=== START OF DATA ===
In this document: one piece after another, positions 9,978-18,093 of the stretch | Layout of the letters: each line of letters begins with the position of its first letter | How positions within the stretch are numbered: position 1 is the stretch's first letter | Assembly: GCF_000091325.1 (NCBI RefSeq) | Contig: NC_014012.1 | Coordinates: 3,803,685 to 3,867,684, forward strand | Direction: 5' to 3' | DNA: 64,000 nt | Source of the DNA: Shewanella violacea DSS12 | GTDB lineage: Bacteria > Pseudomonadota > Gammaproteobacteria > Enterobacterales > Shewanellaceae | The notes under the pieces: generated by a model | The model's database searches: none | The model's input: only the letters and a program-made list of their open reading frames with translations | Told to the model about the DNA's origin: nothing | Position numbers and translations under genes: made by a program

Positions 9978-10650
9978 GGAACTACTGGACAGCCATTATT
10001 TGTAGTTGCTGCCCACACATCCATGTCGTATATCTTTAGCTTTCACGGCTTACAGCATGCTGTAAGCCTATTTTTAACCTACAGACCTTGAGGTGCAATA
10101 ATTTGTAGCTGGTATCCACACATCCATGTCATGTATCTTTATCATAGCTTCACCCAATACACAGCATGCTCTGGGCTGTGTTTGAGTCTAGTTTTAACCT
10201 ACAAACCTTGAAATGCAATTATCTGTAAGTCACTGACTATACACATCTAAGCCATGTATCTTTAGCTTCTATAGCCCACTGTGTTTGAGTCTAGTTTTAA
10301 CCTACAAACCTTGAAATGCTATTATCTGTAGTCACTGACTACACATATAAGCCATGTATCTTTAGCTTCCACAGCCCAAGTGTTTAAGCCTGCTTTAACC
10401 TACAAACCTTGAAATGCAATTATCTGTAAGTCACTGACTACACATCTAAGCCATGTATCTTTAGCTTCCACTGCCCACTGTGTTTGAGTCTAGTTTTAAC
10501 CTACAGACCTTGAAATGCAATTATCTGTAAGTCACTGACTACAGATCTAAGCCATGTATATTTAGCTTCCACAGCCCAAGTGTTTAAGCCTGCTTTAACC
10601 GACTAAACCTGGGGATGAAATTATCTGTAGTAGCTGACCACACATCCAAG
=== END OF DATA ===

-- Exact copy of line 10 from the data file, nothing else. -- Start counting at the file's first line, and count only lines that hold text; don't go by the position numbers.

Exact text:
10601 GACTAAACCTGGGGATGAAATTATCTGTAGTAGCTGACCACACATCCAAG